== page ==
Detail of the mural Cuba colectiva, 1967. The portrait of Che Guevara by Raúl Martínez is visible at left.
Courtesy Google Cultural Institute. The entire mural may be viewed in detail on this site.

During World War II, under German occupation, a group of French artists in Paris organized the anti-Nazi Salon de Mai. The group presented its first exhibition in May, 1945.

More than 20 years later, the Salon de Mai came to Havana. It was the group’s first exhibition in the Americas.

A billboard in Cuba announcing the Salón de Mayo, 1967.
Photo: Segre Archives, courtesy New Art of Cuba

Wifredo Lam had been a frequent participant in the Salon de Mai in Paris. In 1967 he was, with Carlos Franqui, a prime organizer of its arrival on the island.

Wifredo Lam and Pablo Picasso in an undated photograph, location unknown
Courtesy Pinterest

More than a hundred artists of different generations—including Alexander Calder, René Magritte, and Lam’s friend Pablo Picasso—sent work for the exhibition or came themselves to participate in workshops, lectures, and panel discussions.

Some of the artists participating in the Salón de Mayo, shown in a publication about the exhibition
Courtesy Museo Nacional de Bellas Artes, La Habana

Together with leading Cuban artists, they fulfilled a longstanding ambition of Lam’s: a group mural that became known as Cuba colectiva. Spiraling out from a central painting by Lam himself, the mural stretched 10 meters long by 5 meters high (approximately 33 x 16 feet), marked out in roughly 100 different segments.

Work in progress: Filling in the squares of Cuba colectiva, 1967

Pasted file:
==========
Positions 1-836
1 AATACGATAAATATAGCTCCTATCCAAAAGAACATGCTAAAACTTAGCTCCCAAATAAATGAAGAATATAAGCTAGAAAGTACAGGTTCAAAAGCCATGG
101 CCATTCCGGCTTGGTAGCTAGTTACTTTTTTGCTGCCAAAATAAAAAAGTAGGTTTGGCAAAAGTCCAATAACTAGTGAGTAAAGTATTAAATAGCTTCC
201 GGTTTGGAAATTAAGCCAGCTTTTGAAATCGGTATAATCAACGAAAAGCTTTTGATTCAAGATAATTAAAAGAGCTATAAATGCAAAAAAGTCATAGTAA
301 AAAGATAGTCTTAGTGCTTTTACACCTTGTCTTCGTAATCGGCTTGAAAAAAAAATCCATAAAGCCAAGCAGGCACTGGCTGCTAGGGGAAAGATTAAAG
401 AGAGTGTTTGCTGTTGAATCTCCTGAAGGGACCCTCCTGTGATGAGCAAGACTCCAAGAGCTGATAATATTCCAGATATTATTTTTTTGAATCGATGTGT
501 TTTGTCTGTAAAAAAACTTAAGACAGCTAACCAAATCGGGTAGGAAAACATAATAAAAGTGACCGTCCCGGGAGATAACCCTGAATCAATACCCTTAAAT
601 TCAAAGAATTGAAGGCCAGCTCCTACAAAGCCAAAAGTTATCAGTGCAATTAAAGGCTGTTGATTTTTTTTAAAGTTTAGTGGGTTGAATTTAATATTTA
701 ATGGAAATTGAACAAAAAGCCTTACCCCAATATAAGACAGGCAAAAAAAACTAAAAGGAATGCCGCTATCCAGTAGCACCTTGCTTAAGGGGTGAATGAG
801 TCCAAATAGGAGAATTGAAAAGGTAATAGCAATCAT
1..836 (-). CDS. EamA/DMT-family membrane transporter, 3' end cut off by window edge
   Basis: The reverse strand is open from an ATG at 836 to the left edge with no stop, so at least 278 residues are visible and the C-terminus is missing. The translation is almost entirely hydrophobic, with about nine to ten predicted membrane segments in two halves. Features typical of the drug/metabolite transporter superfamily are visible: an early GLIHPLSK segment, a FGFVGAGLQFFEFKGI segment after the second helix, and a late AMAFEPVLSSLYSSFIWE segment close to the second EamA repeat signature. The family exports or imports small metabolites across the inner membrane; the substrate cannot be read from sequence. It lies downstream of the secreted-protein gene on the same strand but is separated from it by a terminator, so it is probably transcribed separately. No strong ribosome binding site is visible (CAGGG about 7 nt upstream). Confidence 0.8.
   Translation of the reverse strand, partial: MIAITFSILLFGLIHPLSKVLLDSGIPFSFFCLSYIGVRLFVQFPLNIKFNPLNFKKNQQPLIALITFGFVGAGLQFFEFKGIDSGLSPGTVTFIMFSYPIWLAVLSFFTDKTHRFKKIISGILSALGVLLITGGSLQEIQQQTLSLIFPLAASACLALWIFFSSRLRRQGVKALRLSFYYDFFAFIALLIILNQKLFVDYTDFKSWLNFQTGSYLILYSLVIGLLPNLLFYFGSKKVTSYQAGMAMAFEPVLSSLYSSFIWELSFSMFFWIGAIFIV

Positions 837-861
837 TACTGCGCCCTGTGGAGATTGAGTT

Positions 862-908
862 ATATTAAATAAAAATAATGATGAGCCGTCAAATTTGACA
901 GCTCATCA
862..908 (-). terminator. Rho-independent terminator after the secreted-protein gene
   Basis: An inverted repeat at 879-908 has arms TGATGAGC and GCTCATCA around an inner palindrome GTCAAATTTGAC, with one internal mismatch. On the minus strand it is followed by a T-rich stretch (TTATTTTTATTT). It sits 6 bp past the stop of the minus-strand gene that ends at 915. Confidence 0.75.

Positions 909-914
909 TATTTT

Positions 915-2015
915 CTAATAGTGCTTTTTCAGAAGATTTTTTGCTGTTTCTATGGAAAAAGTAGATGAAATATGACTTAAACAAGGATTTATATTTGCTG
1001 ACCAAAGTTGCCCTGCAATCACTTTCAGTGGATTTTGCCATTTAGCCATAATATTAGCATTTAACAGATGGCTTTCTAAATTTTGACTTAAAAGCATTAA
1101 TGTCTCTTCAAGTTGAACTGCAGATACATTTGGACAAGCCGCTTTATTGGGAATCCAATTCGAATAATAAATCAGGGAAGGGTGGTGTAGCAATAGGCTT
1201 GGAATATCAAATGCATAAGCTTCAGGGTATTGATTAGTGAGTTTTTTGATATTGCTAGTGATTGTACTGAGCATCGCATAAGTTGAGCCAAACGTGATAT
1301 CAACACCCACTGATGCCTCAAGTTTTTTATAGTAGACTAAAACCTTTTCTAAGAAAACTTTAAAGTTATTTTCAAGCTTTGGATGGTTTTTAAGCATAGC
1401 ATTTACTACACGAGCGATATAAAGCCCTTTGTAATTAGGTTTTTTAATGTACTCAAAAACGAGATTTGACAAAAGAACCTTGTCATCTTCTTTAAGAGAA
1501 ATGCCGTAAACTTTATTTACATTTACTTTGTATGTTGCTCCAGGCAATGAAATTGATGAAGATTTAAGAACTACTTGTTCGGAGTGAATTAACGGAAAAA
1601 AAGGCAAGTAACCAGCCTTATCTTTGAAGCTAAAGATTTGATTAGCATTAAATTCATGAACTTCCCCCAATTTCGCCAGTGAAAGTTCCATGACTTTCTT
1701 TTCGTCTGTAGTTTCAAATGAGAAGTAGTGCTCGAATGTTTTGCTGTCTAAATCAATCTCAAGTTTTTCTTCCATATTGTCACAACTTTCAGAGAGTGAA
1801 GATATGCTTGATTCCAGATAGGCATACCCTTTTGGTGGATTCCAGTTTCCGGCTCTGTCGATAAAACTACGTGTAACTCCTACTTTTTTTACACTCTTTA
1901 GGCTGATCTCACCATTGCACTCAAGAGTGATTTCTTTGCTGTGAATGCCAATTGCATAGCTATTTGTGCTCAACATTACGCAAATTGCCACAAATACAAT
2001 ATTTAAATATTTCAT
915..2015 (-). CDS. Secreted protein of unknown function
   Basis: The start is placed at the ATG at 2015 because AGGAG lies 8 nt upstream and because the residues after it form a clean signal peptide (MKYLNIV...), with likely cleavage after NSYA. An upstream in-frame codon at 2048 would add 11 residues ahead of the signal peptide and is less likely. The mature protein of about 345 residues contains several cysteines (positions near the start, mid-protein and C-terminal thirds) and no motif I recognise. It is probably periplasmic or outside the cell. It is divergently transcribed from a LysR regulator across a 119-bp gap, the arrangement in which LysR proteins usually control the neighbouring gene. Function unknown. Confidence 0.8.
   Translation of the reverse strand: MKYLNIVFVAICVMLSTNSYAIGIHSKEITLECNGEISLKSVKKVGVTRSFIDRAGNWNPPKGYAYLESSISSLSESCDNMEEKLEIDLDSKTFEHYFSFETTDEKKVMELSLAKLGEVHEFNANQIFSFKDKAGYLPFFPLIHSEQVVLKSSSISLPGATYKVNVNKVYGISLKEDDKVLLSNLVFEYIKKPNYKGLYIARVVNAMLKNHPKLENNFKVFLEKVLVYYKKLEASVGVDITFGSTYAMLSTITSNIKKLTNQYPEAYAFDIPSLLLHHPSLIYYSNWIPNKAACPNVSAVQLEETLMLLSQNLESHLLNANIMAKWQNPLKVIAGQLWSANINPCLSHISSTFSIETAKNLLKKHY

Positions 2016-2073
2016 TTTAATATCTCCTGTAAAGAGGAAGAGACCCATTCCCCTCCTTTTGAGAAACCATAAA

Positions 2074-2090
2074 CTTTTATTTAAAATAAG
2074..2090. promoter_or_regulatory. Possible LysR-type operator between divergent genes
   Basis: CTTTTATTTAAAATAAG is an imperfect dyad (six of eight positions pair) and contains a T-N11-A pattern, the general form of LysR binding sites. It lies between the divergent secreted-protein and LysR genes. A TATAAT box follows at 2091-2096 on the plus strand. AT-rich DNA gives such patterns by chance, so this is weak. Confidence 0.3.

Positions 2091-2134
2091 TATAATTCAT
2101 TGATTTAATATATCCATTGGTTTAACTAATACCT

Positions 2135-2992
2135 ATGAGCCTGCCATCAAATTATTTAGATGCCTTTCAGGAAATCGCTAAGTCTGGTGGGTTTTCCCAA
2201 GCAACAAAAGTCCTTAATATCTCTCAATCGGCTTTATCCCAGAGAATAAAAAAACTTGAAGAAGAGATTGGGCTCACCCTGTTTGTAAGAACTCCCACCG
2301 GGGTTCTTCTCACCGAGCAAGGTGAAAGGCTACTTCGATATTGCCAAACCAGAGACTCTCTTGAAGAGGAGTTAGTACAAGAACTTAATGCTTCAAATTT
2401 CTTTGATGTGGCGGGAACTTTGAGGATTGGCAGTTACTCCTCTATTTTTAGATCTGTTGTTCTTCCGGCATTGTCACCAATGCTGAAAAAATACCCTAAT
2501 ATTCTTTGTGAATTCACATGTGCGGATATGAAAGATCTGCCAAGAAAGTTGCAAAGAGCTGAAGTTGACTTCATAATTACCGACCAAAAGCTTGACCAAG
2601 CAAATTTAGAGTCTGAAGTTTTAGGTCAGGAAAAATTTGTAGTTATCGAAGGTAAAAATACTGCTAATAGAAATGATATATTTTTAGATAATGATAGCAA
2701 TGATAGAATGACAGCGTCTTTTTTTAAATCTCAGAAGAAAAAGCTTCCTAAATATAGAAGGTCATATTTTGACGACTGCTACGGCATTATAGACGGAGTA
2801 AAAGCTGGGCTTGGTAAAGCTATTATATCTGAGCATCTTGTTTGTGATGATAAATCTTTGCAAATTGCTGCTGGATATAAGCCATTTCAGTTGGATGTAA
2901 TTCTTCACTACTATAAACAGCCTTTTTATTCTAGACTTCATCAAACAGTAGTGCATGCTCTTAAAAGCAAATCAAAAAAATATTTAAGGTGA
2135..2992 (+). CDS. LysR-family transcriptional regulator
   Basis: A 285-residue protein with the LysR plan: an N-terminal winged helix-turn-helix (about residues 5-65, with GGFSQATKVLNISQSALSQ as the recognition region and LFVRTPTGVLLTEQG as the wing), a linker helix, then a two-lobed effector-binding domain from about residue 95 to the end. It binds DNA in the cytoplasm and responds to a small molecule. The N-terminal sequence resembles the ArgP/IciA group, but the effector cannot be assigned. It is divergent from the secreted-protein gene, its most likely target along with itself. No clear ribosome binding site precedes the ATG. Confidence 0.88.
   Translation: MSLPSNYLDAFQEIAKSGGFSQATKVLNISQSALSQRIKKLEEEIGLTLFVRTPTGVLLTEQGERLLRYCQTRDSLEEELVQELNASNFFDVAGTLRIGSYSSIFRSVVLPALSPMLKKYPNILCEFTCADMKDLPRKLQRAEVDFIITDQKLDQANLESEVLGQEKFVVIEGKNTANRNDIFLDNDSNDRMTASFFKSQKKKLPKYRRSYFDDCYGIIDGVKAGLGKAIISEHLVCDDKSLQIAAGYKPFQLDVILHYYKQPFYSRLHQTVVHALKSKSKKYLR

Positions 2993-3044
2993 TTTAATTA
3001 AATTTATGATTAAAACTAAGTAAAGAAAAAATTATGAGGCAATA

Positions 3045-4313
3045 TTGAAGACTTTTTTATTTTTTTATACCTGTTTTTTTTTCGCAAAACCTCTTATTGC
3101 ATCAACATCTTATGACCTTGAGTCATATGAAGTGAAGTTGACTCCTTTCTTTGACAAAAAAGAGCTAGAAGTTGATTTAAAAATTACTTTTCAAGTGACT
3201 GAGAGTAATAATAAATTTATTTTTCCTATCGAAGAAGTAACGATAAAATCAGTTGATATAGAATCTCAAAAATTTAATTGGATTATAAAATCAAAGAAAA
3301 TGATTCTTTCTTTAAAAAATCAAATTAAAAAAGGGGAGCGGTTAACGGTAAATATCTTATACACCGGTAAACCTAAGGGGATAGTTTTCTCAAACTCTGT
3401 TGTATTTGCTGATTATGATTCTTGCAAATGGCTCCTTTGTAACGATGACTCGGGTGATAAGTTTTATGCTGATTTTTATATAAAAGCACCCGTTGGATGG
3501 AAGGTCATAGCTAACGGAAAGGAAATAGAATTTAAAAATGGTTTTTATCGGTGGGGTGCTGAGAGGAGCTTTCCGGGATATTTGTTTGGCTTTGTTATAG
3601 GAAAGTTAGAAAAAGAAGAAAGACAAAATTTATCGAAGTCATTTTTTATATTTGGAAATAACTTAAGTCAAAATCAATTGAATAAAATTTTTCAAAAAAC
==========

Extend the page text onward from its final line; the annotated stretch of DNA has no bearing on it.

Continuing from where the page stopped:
Courtesy La Jiribilla

The mural was completed in one frenetic night—July 17, 1967—at the Pabellón de Cuba, the open-air exhibition space on La Rampa, the bustling thoroughfare of Vedado. In an article for La Jiribilla, Adelaida de Juan described the scene:

Painters, sculptors, caricaturists, designers, poets, narrators from different countries joined their Cuban counterparts to perform, in a hallucinated night that filled La Rampa with songs, dances, music, Tropicana dancers and public spectators, until the mural was finally finished at dawn.

One of the Cuba colectiva artists at work, 1967
Courtesy La Jiribilla

Cuban artists participating in Cuba colectivaincluded Raúl Martínez, Umberto Peña, Antonia Eiriz, Mariano Rodríguez, and Fayad Jamis, among others. A segment of the mural was reserved for Fidel Castro, but he did not fill it in.

In her 2012 book about the Salón de Mayo, Llilian Llanes quoted French intellectual Alain Jouffroy, one of the participants in Cuba colectiva, who recalled the mural as “a sort of map of the cultural world as it could be seen and felt in Cuba during the 1960s.”

Cuba colectiva, 1967.
Courtesy Google Cultural Institute. The entire mural may be viewed in detail on this site.

At the Museo Nacional de Bellas Artes, Cuba colectiva is the centerpiece of La Gran Espiral. Cincuenta años del Salón de Mayo de 1967. Curated by Delia Ma. López Campistrous, the exhibition includes a selection of works by Cuban and international artists that were shown in the 1967 Salón de Mayo and became part of the museum’s collection. Photographs and documents provide additional insights into the event and its planning.

Cuba colectiva in the Salón de Mayo, 1967.
Courtesy Granma

La Gran Esprial was scheduled to close yesterday, December 11. It effectively recalled a moment in Cuban art history when, as Llanes wrote, the Salón de Mayo offered a “rich universe of artistic possibilities to a people who were rightly interested and curious. A population that deeply appreciated the opportunity to see for the first time original works of international contemporary art.”

Courtesy La Jiribilla
For Cubans, the Salón de Mayo was an opportunity to view international contemporary art on the island.
Courtesy La Jiribilla.